In the People's Republic of China, out of 56 officially recognised ethnic groups, Eid al-Fitr is celebrated by at least 10 ethnic groups that are predominantly Muslim. These groups are said to total 18 million according to official statistics, but some observers say the actual number may be much higher. It is also a public holiday in China in certain regions, including two Province Prefecture Level regions, Ningxia and Xinjiang. All residents in these areas, regardless of religion, are entitled to either a one-day or three-day official holiday. Outside the Muslim-majority regions, only Muslims are entitled to a one-day holiday. In Xinjiang province, Eid al-Fitr is even celebrated by Han Chinese population during which holiday supplies of mutton, lamb and beef are distributed to households as part of welfare programme funded by government agencies, public and private institutions, and businesses.In Yunnan, Muslim populations are spread throughout the region. On Eid al-Fitr, however, some devotees may travel to Sayyid 'Ajjal's grave after their communal prayers. There, they will conduct readings from the Quran and clean the tomb, reminiscent of the historic annual Chinese Qingming festival, in which people go to their ancestors' graves, sweep and clean the area and make food offerings.
Finally the accomplishments of the Sayyid 'Ajall will be related in story form, concluded by a special prayer service to honour the hundreds of thousands of Muslims killed during the Panthay Rebellion, and the hundreds killed during the Cultural Revolution.
Eid al-Fitr (i.e. Seker Bayram, Sugar Feast) is celebrated in Greece mainly in the Western Thrace region from the local Muslim minority (Turks, Pomaks and Roma), along with the other two major celebrations, Kurban Bayram (Sacrifice Feast) and H?d?rellez. On the day of the Bayram, family gathers together, wears its best clothes, and celebrate with a common meal, after having attend the morning prayer. The women prepare and offer sweets to family and visitors, while small children go around and pay their respects to the elderly, by kissing their hands, and they in turn reward them with caddies, sweets, and small amount of money. Local Muslim shopkeepers close their shops this day, while Muslim minority schools have a 5-day holiday for the feast. Some entertainment venues and clubs hold special events for the night of the Bayram.
In New York City alternate side parking (street cleaning) regulations are suspended. Beginning in 2016, New York City Public Schools will also remain closed on Eid. In Houston, Texas, the annual prayers are offered at the George R. Brown Convention Center in downtown Houston, organised by the Islamic Society of Greater Houston (ISGH).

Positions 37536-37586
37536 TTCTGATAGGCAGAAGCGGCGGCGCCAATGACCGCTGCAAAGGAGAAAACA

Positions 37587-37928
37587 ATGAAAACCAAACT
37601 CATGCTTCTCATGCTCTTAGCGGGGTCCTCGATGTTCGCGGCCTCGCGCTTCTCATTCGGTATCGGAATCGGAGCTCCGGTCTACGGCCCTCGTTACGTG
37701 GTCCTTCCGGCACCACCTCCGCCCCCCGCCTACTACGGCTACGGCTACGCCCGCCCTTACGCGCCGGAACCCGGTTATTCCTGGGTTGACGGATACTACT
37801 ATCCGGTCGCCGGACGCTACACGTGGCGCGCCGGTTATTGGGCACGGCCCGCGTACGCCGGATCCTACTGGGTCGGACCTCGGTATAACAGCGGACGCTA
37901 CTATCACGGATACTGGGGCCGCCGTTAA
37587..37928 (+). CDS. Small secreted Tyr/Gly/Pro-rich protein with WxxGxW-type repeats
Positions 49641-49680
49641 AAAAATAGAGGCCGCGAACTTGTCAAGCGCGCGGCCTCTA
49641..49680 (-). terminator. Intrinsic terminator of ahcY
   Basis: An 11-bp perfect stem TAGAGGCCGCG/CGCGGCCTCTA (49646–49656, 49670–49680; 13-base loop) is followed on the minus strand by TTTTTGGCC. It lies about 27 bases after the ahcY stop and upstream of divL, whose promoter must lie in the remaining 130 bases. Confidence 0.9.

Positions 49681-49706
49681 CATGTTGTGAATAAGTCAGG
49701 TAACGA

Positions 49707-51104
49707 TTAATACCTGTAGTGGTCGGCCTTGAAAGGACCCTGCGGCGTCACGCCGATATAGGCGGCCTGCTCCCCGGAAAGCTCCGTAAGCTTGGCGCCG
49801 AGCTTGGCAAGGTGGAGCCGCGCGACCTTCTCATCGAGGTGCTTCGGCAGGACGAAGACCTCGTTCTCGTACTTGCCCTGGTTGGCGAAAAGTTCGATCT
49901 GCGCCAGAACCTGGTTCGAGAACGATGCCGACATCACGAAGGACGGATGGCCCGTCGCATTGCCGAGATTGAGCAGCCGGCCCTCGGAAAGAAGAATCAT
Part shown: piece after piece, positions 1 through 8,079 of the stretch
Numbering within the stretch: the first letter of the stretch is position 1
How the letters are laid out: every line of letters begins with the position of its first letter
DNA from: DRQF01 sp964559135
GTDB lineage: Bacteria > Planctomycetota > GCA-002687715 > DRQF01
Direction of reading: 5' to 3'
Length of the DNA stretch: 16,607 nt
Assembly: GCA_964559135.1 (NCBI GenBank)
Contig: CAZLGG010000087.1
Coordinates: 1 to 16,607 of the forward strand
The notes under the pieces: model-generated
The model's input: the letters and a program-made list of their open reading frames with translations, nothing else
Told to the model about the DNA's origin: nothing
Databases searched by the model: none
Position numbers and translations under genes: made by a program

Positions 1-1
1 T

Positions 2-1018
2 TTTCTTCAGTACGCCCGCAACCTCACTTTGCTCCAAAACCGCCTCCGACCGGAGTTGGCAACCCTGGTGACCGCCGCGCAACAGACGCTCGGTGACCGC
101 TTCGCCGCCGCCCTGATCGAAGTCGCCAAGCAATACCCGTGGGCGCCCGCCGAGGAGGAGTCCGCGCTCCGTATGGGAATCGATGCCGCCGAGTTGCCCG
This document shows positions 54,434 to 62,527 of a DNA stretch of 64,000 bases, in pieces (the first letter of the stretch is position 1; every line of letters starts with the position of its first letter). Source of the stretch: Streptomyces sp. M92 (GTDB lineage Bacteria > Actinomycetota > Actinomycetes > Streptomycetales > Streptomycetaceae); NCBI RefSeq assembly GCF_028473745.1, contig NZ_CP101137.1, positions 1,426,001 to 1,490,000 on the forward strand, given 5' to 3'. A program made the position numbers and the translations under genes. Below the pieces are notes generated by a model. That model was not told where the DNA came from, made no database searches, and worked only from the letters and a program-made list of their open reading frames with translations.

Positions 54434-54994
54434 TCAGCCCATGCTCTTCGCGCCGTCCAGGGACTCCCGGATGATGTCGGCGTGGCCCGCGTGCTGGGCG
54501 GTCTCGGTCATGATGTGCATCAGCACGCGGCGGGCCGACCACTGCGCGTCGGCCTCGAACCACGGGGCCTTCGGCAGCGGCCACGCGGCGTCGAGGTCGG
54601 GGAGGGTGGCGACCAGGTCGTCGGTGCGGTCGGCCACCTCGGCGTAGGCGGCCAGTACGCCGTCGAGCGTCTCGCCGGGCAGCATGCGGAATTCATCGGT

The United States Postal Service (USPS) has issued several Eid postage stamps, across several years - starting in 2001 - honoring "two of the most important festivals in the Islamic calendar: Eid al-Fitr and Eid al-Adha." Eid stamps were released in 2001-2002, 2006-2009, and a Forever® stamp in 2011.
Although Eid al-Fitr is not a recognised public holiday in the United Kingdom, many schools, businesses and organisations allow for at least a day's leave to be taken for religious celebrations.As in Egypt, there have been a small number of reports of sexual assaults associated with the Eid in the UK.
Although the date of Eid al-Fitr is always the same in the Islamic calendar, the date in the Gregorian calendar falls approximately 11 days earlier each successive year, since the Islamic calendar is lunar and the Gregorian calendar is solar. Hence if the Eid falls in the first ten days of a Gregorian calendar year, there will be a second Eid in the last ten days of the same Gregorian calendar year, as happened in 2000 CE. The Gregorian date may vary between countries depending on the local sightability of the new moon. Some expatriate Muslim communities follow the dates as determined for their home country, while others follow the local dates of their country of residence.
|Islamic year||Umm al-Qura predicted||High Judiciary Council of |
Saudi Arabia announced
|1438||25 June 2017||25 June 2017|
|1439||15 June 2018||15 June 2018|
|1440||4 June 2019||4 June 2019|
|1441||24 May 2020|
|1442||13 May 2021|
Muslims in Britain performing the Eid prayers during the celebration, 1941
An Indonesian family celebrating lebaran with various culinary dishes specific to this holiday